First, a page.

Cave Canem graduate fellow Arisa White [photo credit: Nye' Lyn Tho] received her MFA from UMass, Amherst, and is the author of Black Pearl, Post Pardon, Hurrah’s Nest, and A Penny Saved. Her recent collection You’re the Most Beautiful Thing that Happened was a nominee for the 29th Lambda Literary Award and the chapbook “Fishing Walking” and Other Bedtime Stories for My Wife won the inaugural Per Diem Poetry Prize. As the creator of the Beautiful Things Project, Arisa curates cultural events and artistic collaborations that center narratives of queer people of color. She serves on the board of directors for Nomadic Press and is a faculty advisor at Goddard College. arisawhite.com
1 - How did your first book change your life? How does your most recent work compare to your previous? How does it feel different?
My first book, Hurrah’s Nest, brings attention to familial traumas and silences; I learned to write from a critically affirming place with that collection. To look critically with love and that then allows for some kind of release to happen, healing to occur. My most recent collection, You’re the Most Beautiful Thing That Happened, doesn’t feel different—it’s base is the same; I’m allowing some things to take center stage. You’re the Most centers queer black female experiences and the forthcoming chapbook “Fish Walking” and Other Bedtime Stories for My Wife is quite playful with language. It’s surreal and spiritual. I’ve challenged myself to not rely so much on the metaphor—there’s an unmasking I’m doing, which feels vulnerable, however, now, I’m imagining that all things co-exist in my reality, all ways of experiencing a moment.
2 - How did you come to poetry first, as opposed to, say, fiction or non-fiction?
Poetry is closest to my way of speaking and being in the world. We are such a perfect match—that poetic eye/I is present in my prose and dramatic writing.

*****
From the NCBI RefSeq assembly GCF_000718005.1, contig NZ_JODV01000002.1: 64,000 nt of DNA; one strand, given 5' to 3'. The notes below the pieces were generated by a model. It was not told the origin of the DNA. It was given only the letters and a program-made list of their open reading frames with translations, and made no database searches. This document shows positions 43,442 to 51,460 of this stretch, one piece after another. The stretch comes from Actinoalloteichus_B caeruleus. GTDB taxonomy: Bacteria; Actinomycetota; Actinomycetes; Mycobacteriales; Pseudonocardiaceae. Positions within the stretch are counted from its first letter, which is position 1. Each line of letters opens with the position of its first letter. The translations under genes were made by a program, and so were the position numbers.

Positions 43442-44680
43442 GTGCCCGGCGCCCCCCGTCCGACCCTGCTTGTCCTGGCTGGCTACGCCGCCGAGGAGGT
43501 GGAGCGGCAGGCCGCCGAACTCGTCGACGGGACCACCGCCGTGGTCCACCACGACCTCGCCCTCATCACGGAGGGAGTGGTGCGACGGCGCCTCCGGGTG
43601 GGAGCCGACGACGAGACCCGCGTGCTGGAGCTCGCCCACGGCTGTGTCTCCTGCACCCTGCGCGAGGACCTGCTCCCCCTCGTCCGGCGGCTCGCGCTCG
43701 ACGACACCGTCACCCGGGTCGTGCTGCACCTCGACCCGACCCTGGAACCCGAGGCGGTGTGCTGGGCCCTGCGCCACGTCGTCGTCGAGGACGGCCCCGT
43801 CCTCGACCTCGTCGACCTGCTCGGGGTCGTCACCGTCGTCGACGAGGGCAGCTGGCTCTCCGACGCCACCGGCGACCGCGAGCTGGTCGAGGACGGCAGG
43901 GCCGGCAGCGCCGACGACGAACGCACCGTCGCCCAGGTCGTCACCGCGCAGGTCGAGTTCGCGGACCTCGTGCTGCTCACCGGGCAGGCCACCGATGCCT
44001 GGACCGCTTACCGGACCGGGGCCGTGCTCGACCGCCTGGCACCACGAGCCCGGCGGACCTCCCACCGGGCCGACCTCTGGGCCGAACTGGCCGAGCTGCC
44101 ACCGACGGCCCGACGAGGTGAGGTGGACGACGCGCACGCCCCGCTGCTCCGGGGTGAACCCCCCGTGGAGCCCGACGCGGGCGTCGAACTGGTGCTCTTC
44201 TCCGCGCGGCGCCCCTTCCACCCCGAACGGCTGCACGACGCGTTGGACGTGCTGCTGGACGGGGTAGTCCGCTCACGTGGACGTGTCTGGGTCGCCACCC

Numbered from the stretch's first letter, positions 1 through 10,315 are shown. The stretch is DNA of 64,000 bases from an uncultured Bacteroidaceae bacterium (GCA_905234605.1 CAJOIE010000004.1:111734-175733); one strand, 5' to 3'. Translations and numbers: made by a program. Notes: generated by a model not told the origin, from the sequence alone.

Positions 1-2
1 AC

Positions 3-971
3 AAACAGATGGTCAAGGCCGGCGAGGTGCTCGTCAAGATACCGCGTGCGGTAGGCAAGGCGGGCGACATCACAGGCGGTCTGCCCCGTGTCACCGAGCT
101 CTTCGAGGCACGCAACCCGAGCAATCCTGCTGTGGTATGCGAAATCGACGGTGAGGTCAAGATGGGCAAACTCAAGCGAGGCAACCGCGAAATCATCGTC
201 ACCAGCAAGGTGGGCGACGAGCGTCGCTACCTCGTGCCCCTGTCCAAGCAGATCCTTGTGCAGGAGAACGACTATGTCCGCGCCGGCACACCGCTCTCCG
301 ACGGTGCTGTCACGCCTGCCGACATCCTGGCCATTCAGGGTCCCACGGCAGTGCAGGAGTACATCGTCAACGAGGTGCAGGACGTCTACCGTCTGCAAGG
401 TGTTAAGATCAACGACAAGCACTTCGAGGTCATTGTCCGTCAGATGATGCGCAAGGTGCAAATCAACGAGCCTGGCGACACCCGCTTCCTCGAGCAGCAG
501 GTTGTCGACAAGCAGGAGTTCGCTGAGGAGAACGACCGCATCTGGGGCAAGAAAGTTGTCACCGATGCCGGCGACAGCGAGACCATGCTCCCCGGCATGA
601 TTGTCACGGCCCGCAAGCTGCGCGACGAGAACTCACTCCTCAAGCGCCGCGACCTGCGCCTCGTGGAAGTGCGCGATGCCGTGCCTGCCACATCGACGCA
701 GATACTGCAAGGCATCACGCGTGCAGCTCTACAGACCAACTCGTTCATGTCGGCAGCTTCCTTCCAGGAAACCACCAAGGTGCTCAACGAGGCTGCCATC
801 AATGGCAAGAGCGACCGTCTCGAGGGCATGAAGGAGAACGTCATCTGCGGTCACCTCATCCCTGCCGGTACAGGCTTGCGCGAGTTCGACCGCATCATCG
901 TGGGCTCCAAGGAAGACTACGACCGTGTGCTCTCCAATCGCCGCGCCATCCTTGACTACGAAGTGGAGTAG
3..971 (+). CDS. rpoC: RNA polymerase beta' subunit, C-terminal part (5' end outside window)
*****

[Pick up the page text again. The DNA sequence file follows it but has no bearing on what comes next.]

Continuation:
3 - How long does it take to start any particular writing project? Does your writing initially come quickly, or is it a slow process? Do first drafts appear looking close to their final shape, or does your work come out of copious notes?
Starting is easy; it’s finishing that’s the challenge. Often I need to go away on retreat to truly finish a project—to get into it and notice the absences, the places where it doesn’t cohere. I need uninterrupted time to relate to it.
My first drafts, that is what I transcribe from the notebook to the screen, come out looking nearly close to its final shape. In my notebook, I’m working out the emotional truth of the poem and whether what it’s communicating is in alignment with my intentions—or sometimes I’m so surprised by what comes out that the poem shifts me.
4 - Where does a poem usually begin for you? Are you an author of short pieces that end up combining into a larger project, or are you working on a "book" from the very beginning?
I have an idea, but first the idea has to make its presence felt in my body before I’m moved to bring it to the page. Sometimes the idea can remain in the head, and I’ll make a note of it. But when my whole body concedes, it’s writing time. Maybe I’m often cross-training—writing individual pieces as they come and writing poems specific to book-length projects.